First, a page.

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VP Kamala Harris highlights climate initiatives by pushing UB students to change their world

Vice President Kamala Harris speaks at the University at Buffalo's Center for the Arts Sept. 14, 2022.
Tom Dinki
Vice President Kamala Harris speaks at the University at Buffalo's Center for the Arts Sept. 14, 2022.

Vice President Kamala Harris was at the University at Buffalo Wednesday, touring high-tech projects on campus, praising what the Biden administration is doing on economic development, and trying to inspire the next generation to continue the fight against climate change.

Her big push is campaign mode, saying the new Inflation Reduction Act signed into law by President Biden last month will pull down the rising rate of economic inflation while fighting climate change and its effects. Inflation is seen as a threat to Democratic control of Congress.

However, Harris mostly discussed what the $750 billion legislation will do to fight climate change. She noted young people have seen its effects throughout their lifetimes.

"Your generation has experienced every one of the 10 hottest summers on record. You have seen your communities decimated by wildfires, flooded by hurricanes, and choked by drought. Here in Buffalo, you have watched as toxic algae has spread through Lake Erie," she said. "Your generation knows the threat of the climate crisis because you have lived it. And for your entire lives thus far, you have seen our nation fail to act with the urgency this crisis demands."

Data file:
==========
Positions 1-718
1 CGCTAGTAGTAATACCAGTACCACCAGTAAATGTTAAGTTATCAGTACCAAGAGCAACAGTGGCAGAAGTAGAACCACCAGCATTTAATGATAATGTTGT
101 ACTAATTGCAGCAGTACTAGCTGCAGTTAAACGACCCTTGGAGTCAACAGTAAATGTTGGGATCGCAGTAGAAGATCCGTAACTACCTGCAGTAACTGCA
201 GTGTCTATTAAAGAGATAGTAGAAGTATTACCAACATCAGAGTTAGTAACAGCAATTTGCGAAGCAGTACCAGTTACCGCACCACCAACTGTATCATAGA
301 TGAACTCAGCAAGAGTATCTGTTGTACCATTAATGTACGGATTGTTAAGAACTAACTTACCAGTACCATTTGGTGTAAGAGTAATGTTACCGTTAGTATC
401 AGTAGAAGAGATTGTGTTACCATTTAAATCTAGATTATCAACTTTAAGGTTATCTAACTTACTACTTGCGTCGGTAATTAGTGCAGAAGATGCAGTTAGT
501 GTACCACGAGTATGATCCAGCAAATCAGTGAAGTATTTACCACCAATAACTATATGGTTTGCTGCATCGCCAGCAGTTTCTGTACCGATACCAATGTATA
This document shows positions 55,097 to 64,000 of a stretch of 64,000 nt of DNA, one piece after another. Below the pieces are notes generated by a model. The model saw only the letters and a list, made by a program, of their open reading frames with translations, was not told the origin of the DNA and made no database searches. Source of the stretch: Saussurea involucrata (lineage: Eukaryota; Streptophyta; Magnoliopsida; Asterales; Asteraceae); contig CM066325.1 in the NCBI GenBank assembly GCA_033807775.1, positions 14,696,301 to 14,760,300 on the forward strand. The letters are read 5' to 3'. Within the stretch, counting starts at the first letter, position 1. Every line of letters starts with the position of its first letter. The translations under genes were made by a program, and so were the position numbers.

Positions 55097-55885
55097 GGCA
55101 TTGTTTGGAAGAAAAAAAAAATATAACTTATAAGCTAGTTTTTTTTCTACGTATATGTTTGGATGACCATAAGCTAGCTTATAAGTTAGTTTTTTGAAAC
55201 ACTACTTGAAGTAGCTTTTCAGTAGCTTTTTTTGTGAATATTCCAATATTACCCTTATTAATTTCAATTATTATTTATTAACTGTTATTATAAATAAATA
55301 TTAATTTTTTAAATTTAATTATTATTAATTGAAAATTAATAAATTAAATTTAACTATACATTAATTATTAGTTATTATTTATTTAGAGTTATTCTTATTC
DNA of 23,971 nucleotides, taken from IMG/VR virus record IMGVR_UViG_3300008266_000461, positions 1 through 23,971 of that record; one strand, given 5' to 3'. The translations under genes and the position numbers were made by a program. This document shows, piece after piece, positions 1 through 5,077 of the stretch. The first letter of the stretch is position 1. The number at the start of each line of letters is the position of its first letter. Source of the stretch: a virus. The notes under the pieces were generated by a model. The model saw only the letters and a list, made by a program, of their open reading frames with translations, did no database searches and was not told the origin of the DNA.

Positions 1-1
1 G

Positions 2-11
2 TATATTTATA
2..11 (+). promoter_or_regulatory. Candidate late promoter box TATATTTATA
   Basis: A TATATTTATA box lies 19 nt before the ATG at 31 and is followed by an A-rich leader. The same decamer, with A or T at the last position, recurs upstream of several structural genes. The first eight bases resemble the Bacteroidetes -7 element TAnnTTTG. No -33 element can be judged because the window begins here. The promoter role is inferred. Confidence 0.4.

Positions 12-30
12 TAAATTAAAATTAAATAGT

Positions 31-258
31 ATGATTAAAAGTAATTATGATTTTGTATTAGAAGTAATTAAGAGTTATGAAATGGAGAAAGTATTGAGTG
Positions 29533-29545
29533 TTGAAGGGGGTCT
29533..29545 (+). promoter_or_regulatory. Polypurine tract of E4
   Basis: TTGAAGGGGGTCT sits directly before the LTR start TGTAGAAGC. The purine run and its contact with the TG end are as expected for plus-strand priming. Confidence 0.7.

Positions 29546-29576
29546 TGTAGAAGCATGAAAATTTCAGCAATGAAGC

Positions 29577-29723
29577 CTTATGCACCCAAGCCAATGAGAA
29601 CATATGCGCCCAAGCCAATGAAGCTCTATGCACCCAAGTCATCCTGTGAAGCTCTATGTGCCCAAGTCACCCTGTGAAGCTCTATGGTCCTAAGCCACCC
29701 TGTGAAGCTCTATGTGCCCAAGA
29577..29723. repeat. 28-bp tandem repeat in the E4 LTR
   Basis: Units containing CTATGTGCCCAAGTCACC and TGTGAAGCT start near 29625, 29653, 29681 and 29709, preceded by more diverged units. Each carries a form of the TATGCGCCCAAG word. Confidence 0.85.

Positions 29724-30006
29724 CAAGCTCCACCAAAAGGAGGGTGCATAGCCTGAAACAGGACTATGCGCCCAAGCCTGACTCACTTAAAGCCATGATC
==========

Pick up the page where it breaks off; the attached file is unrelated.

She told an audience filled with university faculty and some students that education is the key to combating climate change, while bringing much more equity to society.

“It means connecting families in rural communities and Indian Country with affordable, reliable clean electricity, and it means holding polluters accountable when they poison our air, our water and our soil," she said.

Since so many of the sources of climate change involve technology and high tech, Harris said students and their future careers have a great opportunity to help turn around so many of today’s problems.

“You are chemical engineers working to make our solar panels more efficient. You are architects designing sustainable homes and communities. You are climate scientists modeling the impact of rising seas and warming temperatures," she said. "And you are public health experts providing hope and healing to so many.

“You are leading us forward as our nation, as our world," Harris told students. "And we are counting on you."

All of that work is important at UB, where the university leadership says it’s already combating those issues with its vast research and development in issues, from water pollution to finding ways to recycle plastics which are an increasingly serious form of pollution.

Mike Desmond is one of Western New York’s most experienced reporters, having spent nearly a half-century covering the region for newspapers, television stations and public radio. He has been with WBFO and its predecessor, WNED-AM, since 1988. As a reporter for WBFO, he has covered literally thousands of stories involving education, science, business, the environment and many other issues. Mike has been a long-time theater reviewer for a variety of publications and was formerly a part-time reporter for The New York Times.
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